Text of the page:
Steigt freudig in die Luft, BWV 36a

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Steigt freudig in die Luft (Soar joyfully in the air), BWV 36.2 (formerly BWV 36a), is a lost secular cantata by Johann Sebastian Bach.[1] He composed it in Leipzig and probably first performed it in Köthen on 30 November 1726.

History and text[edit]

Bach composed the cantata while living in Leipzig. He retained a role as court composer to Leopold, Prince of Anhalt-Köthen, for whom he had worked full-time in the period 1717–1723. The cantata was written for the 24th birthday of the prince's second wife, Princess Charlotte Friederike Amalie of Nassau-Siegen on 30 November 1726, the likely date of the work's premiere, albeit undocumented.

The text, divided into nine movements, is by Christian Friedrich Henrici (Picander),[2][3] who published it in his Ernst-Schertzhaffte und Satyrische Gedichte, Teil I of 1727.[4] The text is adapted from an earlier congratulatory cantata, presumably authored by Picander, for which Bach's music survives.

  1. Aria: Steigt freudig in die Lufft zu den erhabnen Höhen
  2. Recitative: Durchlauchtigste
  3. Aria: Die Sonne zieht mit sanfften Triebe
  4. Recitative: Die Danckbarkeit
  5. Aria: Sey uns willkommen, schönster Tag!
  6. Recitative: Wiewohl das ist noch nicht genung
  7. Aria: Auch mit gedämpfften schwachen Stimmen
  8. Recitative: Doch ehe wir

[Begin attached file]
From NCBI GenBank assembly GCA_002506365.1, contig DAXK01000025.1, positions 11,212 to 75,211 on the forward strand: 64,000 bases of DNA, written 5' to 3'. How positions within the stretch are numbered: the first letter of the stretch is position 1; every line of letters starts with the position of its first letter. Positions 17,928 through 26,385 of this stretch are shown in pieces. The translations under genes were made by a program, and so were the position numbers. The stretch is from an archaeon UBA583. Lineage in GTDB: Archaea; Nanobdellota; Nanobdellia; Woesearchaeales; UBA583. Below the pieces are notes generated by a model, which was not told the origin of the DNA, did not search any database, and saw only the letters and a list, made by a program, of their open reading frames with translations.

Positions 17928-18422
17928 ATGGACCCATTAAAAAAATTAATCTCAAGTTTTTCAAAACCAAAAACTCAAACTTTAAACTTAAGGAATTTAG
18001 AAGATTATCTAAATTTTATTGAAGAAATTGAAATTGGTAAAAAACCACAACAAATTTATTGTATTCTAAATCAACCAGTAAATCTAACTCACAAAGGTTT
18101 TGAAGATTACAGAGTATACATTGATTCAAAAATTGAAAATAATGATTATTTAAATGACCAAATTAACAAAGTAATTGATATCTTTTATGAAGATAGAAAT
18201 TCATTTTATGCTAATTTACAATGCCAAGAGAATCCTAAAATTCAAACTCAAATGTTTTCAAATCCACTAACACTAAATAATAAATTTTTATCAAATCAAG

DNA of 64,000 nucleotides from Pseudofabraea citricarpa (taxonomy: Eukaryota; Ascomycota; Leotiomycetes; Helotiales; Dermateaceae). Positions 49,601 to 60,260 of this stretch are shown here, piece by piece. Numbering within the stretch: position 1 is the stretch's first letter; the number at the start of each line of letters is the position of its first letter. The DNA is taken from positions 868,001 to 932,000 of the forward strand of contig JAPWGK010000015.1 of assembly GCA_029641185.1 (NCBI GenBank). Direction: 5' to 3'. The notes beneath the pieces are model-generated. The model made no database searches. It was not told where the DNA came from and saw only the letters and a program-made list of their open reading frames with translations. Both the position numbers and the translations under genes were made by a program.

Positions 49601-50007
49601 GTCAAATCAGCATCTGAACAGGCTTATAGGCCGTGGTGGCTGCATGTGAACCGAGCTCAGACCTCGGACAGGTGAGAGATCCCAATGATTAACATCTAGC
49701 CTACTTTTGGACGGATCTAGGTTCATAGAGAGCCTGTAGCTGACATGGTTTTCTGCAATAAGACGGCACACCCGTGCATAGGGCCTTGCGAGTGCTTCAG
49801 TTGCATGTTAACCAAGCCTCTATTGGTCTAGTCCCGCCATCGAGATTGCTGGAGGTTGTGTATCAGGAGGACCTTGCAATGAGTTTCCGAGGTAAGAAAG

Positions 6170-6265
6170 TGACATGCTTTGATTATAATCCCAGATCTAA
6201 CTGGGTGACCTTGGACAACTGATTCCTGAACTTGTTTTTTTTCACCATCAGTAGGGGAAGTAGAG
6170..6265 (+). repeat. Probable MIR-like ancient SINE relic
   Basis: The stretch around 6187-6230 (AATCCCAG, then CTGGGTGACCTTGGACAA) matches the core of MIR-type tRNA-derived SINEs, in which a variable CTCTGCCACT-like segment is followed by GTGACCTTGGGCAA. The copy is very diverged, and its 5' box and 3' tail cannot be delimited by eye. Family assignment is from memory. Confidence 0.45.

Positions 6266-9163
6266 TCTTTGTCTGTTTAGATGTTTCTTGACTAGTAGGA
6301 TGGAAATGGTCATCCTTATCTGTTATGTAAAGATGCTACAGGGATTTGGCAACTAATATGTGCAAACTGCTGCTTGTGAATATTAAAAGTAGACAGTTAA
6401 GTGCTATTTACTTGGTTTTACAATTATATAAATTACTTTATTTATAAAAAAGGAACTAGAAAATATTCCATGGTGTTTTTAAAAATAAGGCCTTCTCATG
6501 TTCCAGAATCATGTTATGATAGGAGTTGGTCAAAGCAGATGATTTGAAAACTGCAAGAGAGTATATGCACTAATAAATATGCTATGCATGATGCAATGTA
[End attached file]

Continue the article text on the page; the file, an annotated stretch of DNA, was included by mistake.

9. Aria: Grüne, blühe, lebe lange

Scoring and structure[edit]

Although the cantata is lost, we have some idea of what it sounded like. When Bach wrote for a one-off occasion such as a birthday, he sometimes recycled the music in another composition. In this case there appear to be several related works. The numbering of Steigt freudig in die Luft in the standard catalogue of Bach's works, the Bach-Werke-Verzeichnis, reflects a presumed relationship to extant cantatas, which use variants of Picander's celebratory text:

The extant cantatas use woodwinds and strings, and it is possible that the lost cantata was similarly scored, although the court's permanent band had been reduced since the time Bach was based at Köthen; he may have had fewer instrumentalists at his disposal than at Leipzig.

The piece has been reconstructed by Alexander Ferdinand Grychtolik, who has worked on other lost works by Bach such as Klagt, Kinder, klagt es aller Welt, BWV 244a. Grychtolik adapted the music from Schwingt freudig euch empor, BWV 36c and composed new recitatives. He performed his reconstruction at Köthen's Bach Festival in 2012, and released a recording (see recordings section below).



  1. ^ Work 0049 at Bach Digital website
  2. ^ Finlay, I. (1950). Bach's Secular Cantata Texts. Music and Letters. pp. 189–195.
  3. ^ Terry, C. S.; Litti, D. (1917). Bach's Cantata Libretti. Journal of the Royal Musical Association. pp. 71–125. doi:10.1093/jrma/44.1.71. ISBN 3-476-02127-0.
  4. ^ Dürr, Alfred (1971). Die Kantaten von Johann Sebastian Bach (in German). 1. Bärenreiter-Verlag. OCLC 523584.
  5. ^ Work 0051 at Bach Digital website
  6. ^ Work 0050 at Bach Digital website
  7. ^ Work 0048 and 0047 at Bach Digital website